A reliable place for Western mountain coati (Nasuella olivacea quitensis) near Mindo, Ecuador.

San Tadeo Birding garden near the famous birding town Mindo currently (end of February 2021) provides a great and easy opportunity to spot mountain coati. This is a lovely little place with banana feeders for tanagers and other colourful local birds which can impress even those people who normally ignore birding. The entrance fee is 5 USD  person (10 for photographers). We spotted a coati sitting quietly on the low tree branch watching all the birds feasting on cutted bananas at the feeders. It was about 7:30 a.m. This incredible beast looking like a hibrid between tayra and wolverine let us take a couple of pictures, climbed slowly down the tree and disappeared. N. o. quitensis, the subspecies found in Ecuador, is described as having less distinct rings on the tail but the individual we saw had black tail with no rings at all. With short body and tail, greyish head with broad forehead it looked very distinct from the other coati species. We were more than happy with this super rare encounter and didn’t hope for any continuation. However, about a half an hour later the coati reappeared sitting at one of the feeders about five meters away from us and eating the bananas which have left after the birds’ feast. We were sitting quietly but the sound of shouting camera was quite noticeable. The coati gave us a couple of careful looks but kept feeding. After no bananas has left it disappeared slowly in the woods. It was enough time to fully enjoy the close view of the animal and even make a video.
We talked with the lady managing the place  and she said that coati is a regular visitor of the feeders and often comes twice a day, in the morning and in the evening. This is also supported by the confident behaviour of the coati.
We recommend to arrive not later than 7 a.m. (6:30 is even better to be sure you will not miss it). Arriving at this time is feasible from Quito but much more comfortable if you sat in Mindo (it’s ten-minutes taxi drive from the town centre). The coati moves very quiet so monitor the feeders area carefully. We missed the moment it appeared in the field of view both times.
In general, Mindo area which is mostly visited by birders (except the nearby Bellavista Lodge) appeared to be a nice place for mammalwatching. A week-long stay with only occasional night walks (due to rain) resulted in a couple of nice encounters like a Western lowland olingo, bicoloured-spine porcupine, mouse opossum (not sure about the species), and Central American woolly opossum. During the day we were lucky to see Western pigmy squirrel. Feel free to contact us (zoology.gilev@gmail.com) for specific locations.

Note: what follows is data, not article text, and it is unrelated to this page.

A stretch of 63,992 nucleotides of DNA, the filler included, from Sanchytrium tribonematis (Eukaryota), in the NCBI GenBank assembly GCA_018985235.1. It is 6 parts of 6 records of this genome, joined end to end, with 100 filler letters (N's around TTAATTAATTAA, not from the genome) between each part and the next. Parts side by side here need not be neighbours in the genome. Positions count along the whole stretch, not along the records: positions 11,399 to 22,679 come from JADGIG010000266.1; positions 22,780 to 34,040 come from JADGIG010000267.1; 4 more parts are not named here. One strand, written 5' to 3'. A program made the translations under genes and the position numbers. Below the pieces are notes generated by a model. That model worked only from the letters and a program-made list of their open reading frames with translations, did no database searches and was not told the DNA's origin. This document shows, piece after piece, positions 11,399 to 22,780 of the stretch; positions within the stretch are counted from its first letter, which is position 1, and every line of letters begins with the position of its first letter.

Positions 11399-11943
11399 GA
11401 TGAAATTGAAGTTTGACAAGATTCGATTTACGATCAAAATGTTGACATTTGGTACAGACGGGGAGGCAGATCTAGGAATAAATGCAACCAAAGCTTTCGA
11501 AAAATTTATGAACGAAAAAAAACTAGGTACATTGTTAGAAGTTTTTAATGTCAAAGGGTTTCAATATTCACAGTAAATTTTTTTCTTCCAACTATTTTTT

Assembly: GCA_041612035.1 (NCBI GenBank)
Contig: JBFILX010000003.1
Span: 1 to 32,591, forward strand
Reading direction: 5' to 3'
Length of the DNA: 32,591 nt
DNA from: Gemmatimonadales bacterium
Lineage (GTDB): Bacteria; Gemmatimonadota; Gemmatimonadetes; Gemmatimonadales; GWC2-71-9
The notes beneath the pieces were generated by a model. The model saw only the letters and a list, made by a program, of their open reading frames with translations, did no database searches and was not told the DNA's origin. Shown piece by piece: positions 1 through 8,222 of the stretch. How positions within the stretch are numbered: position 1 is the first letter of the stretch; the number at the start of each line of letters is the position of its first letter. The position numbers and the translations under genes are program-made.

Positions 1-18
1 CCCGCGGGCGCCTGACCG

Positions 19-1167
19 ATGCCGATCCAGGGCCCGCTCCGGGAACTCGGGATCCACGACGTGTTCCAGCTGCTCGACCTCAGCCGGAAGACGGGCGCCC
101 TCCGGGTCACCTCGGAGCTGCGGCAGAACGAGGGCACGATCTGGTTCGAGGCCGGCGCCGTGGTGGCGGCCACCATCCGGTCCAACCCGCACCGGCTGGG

• Jon Hall

    What a great looking beast! Thanks so much – this info is gold. Now wondering how soon I can travel to Ecuador… Did the manager tell you how long it has been visiting for and whether it is a seasonal or year round visitor? Also where did you see the porcupine?


  • Karina and Andrey

    With our zero Spanish and the manager’s zero English it wasn’t easy to get some specific information. We’ve got an impression that it visits the feeders already for a long time. It is a good option to contact them directly via Facebook or WhatsApp (+593 986316784). Before our visit we asked them by whatsapp about opening hours and got a rapid reply in English.
    We saw two different porcupines (one was unusually light coloured) walking the San Lorenzo road at about 3 a.m. It is a long road leading from the town to the Tarabita cable car and beyond. The section we saw porcupines is between El Eden Tree house and Tarabita parking lot. The best part of this section where we saw all the mammals is somewhere in the middle between the Tree house and Tarabita. In this area we stayed at the property bordering the El Eden tree house. It is a little house in the jungle which is something in-between the birdwatching tower and a cabin with beds, kitchen and bathroom. It is absolutely unique and pleasant place to stay. Should be a fantastic adventure for kids of any age. Here is this place – https://ecuadorreptileadventures.com/en/ecolodge/

  • Karina and Andrey

    Exactly! Watching toucans from your accommodation instead of guided walk is incredible.
    Just to note, we found the porcupines and other stuff here using a thermal gadget working with iPad (SeekThermal). Finding them with classic spotlighting would much harder as porcupines have very weak eye shine.

  • Jon Hall

    THanks so much – I am very tempted to visit in April. Yes agreed – thermal imagers work great for porcupines which can be almost impossible to see with a flashlight if they are high up.

  • Conuropsis

    Nice sighting. Been to Mindo, but not to that place. I should’ve looked for more mammals while in Ecuador:-(


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